Every year, we try to help out some non-profits with their web marketing efforts. It’s our way of giving back to the local community, and doing some feel good work. Along the way, we’ve noticed some consistent issues that come up for non-profits maintaining a web presence.
1)Register Your Own Domain
Domain Registration is not tied to hosting, and non-profits should register their own domains at a reputable domain reg service instead of relying on a web designer or agency to register it for them.
Hosting is s easy to set up provided you use a good hosting company that offers great service and can guide you through any issues you may have. Hostgator is, by far, one of the best hosting service providers. You cannot go wrong with them, they will save your site when it goes down and help you through any issues you may have, 24/7.
If you do decide to go another route, such as having your designer set up or hosting for you, make sure you have record of your server control panel login. This is a must-do.
3) Save money, don’t go custom.
Use self-hosted WordPress as a platform for your website. With compromise, you’ll be able to ad functionality with WordPress plugins, and save money for the good work that your organization does. WordPress is also simple to use and can allow your organization to update content easily.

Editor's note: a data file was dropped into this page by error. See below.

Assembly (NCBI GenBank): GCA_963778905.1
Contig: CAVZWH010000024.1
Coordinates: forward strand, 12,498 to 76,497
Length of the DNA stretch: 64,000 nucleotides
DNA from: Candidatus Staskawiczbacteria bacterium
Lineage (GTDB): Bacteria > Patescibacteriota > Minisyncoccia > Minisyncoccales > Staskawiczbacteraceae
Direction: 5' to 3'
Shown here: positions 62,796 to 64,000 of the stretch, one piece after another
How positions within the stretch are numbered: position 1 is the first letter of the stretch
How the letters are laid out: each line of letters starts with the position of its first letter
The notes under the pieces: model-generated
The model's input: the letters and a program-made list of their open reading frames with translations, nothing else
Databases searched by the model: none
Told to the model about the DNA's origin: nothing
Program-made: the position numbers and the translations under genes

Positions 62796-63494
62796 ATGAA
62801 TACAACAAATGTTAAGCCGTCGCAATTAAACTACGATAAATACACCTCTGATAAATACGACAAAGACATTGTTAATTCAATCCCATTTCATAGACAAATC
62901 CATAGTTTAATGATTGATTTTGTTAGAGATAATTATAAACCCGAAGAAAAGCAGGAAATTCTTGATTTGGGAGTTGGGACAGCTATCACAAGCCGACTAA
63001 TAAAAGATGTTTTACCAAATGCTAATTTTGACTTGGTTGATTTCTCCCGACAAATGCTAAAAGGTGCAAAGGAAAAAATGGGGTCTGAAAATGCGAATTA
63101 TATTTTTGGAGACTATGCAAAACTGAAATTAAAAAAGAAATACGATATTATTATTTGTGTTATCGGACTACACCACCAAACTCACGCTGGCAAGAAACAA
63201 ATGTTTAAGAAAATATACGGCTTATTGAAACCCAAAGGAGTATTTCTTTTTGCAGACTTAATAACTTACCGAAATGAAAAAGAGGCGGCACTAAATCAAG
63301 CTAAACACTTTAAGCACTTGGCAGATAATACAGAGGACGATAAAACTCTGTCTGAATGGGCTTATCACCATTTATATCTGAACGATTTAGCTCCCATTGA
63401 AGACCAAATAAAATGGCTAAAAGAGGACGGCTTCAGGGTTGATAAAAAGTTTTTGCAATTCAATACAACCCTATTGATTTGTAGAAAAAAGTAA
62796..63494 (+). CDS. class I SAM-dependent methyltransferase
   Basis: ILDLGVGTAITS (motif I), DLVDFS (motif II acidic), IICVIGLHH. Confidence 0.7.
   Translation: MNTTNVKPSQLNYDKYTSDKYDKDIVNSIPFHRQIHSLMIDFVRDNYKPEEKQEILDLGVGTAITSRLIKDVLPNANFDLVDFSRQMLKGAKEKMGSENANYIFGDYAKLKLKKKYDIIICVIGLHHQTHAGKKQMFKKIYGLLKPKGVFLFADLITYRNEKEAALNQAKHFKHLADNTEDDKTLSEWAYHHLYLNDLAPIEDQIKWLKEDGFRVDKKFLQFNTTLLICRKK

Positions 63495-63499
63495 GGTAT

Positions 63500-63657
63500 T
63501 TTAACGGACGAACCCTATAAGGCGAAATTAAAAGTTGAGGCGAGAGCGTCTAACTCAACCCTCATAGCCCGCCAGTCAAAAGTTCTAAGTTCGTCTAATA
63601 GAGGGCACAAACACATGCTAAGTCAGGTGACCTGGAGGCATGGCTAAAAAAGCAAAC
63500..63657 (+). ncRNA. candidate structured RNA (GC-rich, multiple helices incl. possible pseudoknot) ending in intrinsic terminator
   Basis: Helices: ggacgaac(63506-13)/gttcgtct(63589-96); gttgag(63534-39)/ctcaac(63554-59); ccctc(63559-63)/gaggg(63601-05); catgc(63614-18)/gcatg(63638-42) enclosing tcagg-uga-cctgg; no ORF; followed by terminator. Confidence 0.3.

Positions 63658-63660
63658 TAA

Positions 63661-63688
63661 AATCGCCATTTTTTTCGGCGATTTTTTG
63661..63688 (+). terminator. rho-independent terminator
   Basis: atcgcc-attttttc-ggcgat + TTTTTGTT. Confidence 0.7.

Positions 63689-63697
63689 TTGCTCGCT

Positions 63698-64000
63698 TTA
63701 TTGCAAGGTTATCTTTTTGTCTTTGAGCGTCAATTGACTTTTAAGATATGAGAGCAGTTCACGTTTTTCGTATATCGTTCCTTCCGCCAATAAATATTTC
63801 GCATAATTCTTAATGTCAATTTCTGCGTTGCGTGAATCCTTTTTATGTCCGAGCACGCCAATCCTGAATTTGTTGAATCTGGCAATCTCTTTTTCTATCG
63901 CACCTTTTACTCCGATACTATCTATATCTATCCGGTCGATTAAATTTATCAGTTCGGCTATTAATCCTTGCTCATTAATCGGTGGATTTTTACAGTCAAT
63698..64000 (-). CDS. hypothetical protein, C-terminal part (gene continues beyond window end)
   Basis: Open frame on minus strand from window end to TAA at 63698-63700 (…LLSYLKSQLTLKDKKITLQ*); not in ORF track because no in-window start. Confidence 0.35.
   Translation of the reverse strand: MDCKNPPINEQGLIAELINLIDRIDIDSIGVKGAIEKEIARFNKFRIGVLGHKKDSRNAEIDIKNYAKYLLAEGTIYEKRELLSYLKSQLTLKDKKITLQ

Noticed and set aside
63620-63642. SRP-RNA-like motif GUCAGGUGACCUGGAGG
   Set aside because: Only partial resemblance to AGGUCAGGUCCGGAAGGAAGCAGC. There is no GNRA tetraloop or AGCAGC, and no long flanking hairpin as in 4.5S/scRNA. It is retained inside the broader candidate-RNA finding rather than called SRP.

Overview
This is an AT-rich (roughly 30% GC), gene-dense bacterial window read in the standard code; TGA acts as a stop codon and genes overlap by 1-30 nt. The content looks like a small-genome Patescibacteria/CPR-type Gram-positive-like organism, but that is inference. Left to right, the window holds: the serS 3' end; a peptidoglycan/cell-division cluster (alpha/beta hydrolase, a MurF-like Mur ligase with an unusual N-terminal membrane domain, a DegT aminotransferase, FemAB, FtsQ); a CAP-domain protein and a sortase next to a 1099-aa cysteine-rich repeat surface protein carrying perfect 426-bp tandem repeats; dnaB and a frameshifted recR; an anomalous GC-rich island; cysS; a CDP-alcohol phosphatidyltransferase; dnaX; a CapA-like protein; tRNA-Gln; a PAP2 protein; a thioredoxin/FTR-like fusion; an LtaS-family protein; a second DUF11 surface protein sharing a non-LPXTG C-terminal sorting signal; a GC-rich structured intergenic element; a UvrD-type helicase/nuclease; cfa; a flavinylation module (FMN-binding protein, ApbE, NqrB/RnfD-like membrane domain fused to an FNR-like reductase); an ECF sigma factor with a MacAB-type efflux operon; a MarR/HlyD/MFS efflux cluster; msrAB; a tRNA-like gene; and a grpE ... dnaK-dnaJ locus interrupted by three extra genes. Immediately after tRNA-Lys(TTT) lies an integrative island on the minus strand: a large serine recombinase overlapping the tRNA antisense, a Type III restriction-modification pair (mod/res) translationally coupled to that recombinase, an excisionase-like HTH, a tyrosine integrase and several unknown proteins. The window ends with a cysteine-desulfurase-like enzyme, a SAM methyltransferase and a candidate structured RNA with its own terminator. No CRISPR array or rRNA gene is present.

4)Keep good records.
Write down and store of all your usernames and passwords for all your web “stuff”: domain reg, your server control panel, your website back-end, your Paypal account, your social media accounts etc. Establish a policy for passing along this data as part of your yearly board transition. Loosing these logins can cause trouble down the road.
5)Maintain your brand and establish brand policies
Make sure that all your online marketing efforts reflect your organizational brand- everything from the graphics you use to adorn your social profiles to the language you choose.
Have more ideas for non-profits? Share below in the comments, we appreciate the feedback!
I love WordPress for a number of reasons, but one reason is that if I were a client, I would want to have some control.
In a day and age where fresh content is king, it can be expensive, and sometimes slow to get your site updated. If your this type of client, then take head. Not every web design in WordPress will leave you in total control.
Just as every client is different, there are many ways to set up a website in WordPress. You can go with a basic installation on one of the many free themes that exists, or use a customized premium theme. Both options are fantastic starting points on sites but will have limitations- limitations that can be lifted with some coding by a web designer. Themes can also be entirely custom coded leaving the web designer in complete control (which is understandable the work is theirs and they probably don’t want anyone messing with it). WordPress access can also be limited by your web designer, baring access to areas on your site such as your sidebar widgets.